The Supreme Court has unanimously sided in favour of leading insurance company AIG Europe in interpreting the rules that govern the way insurers can combine multiple claims.
In overturning the Court of Appeal’s ruling that the matters or transactions had to have an “intrinsic” relationship with each other, the Supreme Court said this formulation was not “necessary or satisfactory”.
Lord Toulson gave the lead judgement in AIG Europe Ltd v Woodman & Ors in which the outcome is the difference between AIG facing claims worth more than £11m, rather than the £3m limit for a single claim.
The case concerned actions being brought on behalf of 214 people who lost money in failed holiday property schemes in Turkey and Morocco, and alleged that the now defunct International Law Partnership had been negligent in protecting their money.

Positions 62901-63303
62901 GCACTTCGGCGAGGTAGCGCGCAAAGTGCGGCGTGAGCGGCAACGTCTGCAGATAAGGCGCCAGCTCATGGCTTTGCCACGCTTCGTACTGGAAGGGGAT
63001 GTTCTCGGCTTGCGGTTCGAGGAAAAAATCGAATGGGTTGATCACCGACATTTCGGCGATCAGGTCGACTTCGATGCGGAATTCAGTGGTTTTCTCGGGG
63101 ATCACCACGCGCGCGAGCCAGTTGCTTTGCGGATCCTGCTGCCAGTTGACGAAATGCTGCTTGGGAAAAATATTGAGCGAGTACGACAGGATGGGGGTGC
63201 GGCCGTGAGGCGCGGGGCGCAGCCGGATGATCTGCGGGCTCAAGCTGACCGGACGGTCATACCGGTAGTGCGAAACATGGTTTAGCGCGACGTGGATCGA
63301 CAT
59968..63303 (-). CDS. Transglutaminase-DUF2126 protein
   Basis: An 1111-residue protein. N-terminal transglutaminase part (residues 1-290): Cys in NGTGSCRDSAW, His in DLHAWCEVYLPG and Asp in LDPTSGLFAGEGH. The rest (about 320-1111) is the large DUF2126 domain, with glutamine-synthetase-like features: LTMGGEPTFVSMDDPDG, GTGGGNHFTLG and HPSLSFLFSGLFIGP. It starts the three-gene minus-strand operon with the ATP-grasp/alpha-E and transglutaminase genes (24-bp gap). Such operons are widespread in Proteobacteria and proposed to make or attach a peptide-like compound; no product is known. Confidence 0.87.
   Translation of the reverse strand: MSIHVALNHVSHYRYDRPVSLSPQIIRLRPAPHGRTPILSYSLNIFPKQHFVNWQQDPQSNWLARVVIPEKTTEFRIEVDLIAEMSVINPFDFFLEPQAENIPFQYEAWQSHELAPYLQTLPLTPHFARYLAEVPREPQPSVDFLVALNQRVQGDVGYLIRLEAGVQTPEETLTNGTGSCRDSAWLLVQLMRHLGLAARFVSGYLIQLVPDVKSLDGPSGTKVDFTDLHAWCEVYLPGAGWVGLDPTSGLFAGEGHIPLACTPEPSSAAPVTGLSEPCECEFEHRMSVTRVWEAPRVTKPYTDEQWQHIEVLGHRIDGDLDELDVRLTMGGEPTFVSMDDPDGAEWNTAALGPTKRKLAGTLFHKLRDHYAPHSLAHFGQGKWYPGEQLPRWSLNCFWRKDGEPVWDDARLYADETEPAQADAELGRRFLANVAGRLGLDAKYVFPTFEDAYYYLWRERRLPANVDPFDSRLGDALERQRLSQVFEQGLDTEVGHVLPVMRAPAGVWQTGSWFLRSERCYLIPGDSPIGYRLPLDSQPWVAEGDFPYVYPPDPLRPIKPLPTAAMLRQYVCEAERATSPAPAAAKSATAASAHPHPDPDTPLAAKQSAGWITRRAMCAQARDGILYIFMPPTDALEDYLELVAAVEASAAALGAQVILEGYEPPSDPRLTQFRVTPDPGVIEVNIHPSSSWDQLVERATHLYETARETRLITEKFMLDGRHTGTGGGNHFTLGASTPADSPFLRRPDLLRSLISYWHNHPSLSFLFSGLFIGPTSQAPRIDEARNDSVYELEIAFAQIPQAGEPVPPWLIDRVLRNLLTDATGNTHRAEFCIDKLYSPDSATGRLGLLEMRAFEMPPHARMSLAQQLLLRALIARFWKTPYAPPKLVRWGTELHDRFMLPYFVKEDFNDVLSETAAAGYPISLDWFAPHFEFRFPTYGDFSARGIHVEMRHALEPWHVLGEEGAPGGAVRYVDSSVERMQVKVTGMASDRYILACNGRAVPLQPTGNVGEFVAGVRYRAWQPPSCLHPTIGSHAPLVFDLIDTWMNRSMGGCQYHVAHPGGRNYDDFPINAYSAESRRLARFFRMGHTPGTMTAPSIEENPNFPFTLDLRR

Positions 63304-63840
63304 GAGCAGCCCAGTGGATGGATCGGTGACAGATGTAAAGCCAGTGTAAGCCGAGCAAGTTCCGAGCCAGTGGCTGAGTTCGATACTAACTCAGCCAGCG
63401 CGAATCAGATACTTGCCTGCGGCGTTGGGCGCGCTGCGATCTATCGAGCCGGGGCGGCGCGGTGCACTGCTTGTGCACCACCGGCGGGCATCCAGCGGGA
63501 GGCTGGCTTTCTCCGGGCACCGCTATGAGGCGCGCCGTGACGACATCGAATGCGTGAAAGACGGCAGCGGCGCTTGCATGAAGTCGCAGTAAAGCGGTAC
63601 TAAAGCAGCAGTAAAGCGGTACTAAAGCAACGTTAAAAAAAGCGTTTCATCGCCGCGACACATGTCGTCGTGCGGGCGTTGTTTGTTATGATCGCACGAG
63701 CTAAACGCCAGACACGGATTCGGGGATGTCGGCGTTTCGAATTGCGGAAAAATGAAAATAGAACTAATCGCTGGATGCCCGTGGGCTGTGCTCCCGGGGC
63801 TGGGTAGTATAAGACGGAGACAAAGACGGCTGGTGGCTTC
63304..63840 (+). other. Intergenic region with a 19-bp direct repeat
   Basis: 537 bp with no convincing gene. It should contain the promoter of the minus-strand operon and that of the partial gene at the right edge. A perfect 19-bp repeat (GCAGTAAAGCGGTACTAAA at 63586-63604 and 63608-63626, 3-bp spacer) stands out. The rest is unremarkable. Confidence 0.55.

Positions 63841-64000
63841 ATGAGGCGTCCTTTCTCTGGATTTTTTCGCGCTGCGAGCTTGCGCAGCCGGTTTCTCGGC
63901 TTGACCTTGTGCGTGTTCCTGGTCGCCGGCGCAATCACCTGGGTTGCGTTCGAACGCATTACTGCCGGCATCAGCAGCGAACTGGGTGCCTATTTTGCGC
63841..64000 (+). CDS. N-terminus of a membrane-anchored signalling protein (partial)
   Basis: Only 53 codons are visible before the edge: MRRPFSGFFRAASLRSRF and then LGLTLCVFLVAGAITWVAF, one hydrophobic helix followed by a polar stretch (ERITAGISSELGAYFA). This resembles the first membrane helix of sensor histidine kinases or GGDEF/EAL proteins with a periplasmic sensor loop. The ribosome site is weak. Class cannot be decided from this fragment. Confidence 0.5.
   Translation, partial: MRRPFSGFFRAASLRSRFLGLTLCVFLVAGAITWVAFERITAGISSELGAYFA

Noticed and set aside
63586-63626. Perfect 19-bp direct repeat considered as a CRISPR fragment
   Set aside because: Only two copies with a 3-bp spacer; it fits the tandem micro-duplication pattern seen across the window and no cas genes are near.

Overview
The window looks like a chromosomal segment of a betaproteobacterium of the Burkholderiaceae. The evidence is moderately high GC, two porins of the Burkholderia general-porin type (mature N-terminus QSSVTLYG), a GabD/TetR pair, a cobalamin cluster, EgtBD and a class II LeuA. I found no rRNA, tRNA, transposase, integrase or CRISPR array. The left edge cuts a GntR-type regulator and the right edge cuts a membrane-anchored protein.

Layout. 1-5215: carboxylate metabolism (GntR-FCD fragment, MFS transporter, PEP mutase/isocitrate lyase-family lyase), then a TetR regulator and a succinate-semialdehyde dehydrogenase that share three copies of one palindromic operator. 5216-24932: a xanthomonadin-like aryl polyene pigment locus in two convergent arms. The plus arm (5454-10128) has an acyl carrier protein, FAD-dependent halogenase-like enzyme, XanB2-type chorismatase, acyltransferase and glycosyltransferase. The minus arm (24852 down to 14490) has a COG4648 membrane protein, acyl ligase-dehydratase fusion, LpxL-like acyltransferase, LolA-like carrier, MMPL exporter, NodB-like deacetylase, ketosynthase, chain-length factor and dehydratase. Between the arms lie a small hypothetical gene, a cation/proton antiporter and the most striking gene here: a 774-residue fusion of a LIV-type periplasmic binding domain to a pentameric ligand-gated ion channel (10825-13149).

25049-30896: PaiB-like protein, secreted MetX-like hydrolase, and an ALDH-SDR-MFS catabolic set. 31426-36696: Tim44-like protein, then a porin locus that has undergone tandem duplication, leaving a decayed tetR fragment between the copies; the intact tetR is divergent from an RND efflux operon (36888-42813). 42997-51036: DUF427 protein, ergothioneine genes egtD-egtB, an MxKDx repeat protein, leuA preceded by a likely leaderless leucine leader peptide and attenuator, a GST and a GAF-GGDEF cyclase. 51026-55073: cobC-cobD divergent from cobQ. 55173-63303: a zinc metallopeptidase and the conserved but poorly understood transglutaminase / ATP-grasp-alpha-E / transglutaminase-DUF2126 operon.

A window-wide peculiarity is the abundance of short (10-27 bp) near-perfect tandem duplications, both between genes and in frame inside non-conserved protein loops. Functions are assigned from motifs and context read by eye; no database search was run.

Rejecting the Court of Appeal’s decision, Lord Toulson said: “With respect to the Court of Appeal, I do not consider its formulation to be necessary or satisfactory. My difficulty is with the word ‘intrinsic’ itself and what it means in this context. It is possible to describe things or people as having certain intrinsic qualities or characteristics, but it is a more elusive term when used as a descriptor of a relationship between two transactions.”
Toulson continued: “Use of the word ‘related’ implies that there must be some interconnection between the matters or transactions, or in other words that they must in some way fit together, but the Law Society saw fit after market negotiation not to circumscribe the phrase ‘a series of related matters or transactions’ by any particular criterion or set of criteria… determining whether transactions are related is therefore an acutely fact sensitive exercise.”